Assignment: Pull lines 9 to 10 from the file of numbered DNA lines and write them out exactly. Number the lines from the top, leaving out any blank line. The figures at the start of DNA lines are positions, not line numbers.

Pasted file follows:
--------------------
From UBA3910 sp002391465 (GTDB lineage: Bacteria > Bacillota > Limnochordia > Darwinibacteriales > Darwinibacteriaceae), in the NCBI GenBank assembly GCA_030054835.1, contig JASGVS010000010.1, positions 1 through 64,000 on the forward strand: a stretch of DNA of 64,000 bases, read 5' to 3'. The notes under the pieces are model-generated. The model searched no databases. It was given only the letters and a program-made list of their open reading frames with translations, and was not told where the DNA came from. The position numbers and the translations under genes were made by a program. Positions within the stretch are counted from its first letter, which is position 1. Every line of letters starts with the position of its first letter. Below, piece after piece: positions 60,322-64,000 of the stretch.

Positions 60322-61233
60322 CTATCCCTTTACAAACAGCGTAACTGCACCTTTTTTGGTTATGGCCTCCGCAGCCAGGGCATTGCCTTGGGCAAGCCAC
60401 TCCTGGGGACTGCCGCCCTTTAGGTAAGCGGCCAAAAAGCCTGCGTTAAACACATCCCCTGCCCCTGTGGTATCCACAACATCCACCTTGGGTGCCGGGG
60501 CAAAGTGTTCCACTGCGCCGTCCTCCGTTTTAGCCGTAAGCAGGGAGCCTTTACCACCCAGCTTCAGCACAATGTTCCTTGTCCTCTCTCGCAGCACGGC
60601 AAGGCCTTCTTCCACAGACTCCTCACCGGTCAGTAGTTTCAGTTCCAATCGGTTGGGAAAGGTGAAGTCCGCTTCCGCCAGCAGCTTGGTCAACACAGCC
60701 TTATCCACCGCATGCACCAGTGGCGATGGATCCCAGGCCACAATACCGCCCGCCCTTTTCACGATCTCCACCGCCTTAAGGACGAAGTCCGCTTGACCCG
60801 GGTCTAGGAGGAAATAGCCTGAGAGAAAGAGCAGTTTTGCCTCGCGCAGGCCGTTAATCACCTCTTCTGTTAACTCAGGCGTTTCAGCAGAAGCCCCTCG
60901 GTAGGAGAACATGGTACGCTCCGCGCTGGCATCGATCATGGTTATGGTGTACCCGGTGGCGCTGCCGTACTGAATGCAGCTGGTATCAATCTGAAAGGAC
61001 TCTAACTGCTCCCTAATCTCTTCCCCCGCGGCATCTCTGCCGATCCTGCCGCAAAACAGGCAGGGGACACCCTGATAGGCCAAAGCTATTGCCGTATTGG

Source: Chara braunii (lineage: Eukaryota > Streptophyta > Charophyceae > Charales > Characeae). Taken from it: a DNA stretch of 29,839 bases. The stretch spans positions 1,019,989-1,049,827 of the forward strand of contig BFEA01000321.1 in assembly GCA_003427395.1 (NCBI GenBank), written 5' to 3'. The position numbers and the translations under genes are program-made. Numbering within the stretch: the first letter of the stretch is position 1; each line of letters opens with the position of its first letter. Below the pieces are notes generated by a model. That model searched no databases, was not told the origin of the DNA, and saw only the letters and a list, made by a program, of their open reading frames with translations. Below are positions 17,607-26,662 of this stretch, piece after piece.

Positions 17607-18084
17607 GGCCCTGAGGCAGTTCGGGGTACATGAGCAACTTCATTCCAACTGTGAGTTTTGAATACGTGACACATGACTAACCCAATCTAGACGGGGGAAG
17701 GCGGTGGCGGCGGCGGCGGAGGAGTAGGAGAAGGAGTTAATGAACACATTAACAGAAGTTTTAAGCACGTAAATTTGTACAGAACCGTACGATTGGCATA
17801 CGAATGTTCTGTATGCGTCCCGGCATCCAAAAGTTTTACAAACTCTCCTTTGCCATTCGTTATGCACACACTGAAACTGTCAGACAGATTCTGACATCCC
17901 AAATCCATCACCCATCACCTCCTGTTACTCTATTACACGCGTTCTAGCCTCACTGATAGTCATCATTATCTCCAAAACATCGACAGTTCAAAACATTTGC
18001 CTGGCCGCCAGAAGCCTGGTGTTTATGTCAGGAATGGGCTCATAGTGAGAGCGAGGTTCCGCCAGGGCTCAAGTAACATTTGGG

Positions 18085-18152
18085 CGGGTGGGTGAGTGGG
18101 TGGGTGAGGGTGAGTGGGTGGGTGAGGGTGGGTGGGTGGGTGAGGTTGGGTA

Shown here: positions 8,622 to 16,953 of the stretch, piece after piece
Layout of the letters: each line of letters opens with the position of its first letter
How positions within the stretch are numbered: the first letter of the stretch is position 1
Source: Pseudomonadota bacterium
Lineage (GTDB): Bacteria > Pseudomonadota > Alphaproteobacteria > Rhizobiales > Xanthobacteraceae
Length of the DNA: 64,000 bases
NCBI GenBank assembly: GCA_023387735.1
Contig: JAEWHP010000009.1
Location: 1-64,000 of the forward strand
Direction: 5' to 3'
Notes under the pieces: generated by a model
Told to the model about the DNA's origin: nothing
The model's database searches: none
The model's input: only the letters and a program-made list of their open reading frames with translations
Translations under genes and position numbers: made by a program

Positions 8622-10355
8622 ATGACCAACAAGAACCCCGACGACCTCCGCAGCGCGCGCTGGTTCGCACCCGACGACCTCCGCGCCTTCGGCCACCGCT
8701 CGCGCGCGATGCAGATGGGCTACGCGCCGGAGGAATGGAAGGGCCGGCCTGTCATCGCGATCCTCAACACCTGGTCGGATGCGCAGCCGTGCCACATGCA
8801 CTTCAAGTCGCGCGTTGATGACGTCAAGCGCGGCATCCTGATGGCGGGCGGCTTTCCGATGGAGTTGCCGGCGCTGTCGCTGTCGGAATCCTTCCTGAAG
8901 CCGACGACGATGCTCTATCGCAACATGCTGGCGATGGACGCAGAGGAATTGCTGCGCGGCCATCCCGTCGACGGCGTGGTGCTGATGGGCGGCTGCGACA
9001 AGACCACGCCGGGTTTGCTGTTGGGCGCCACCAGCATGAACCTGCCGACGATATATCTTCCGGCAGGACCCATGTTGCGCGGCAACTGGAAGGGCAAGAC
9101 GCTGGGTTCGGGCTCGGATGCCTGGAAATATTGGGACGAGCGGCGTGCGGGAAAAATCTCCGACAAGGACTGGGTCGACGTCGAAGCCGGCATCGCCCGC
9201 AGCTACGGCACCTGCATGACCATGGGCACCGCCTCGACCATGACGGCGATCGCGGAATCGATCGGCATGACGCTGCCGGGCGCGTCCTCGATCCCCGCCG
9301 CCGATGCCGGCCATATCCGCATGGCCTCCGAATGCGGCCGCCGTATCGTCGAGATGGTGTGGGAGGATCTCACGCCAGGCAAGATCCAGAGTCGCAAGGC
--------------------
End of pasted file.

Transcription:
60901 GTAGGAGAACATGGTACGCTCCGCGCTGGCATCGATCATGGTTATGGTGTACCCGGTGGCGCTGCCGTACTGAATGCAGCTGGTATCAATCTGAAAGGAC
61001 TCTAACTGCTCCCTAATCTCTTCCCCCGCGGCATCTCTGCCGATCCTGCCGCAAAACAGGCAGGGGACACCCTGATAGGCCAAAGCTATTGCCGTATTGG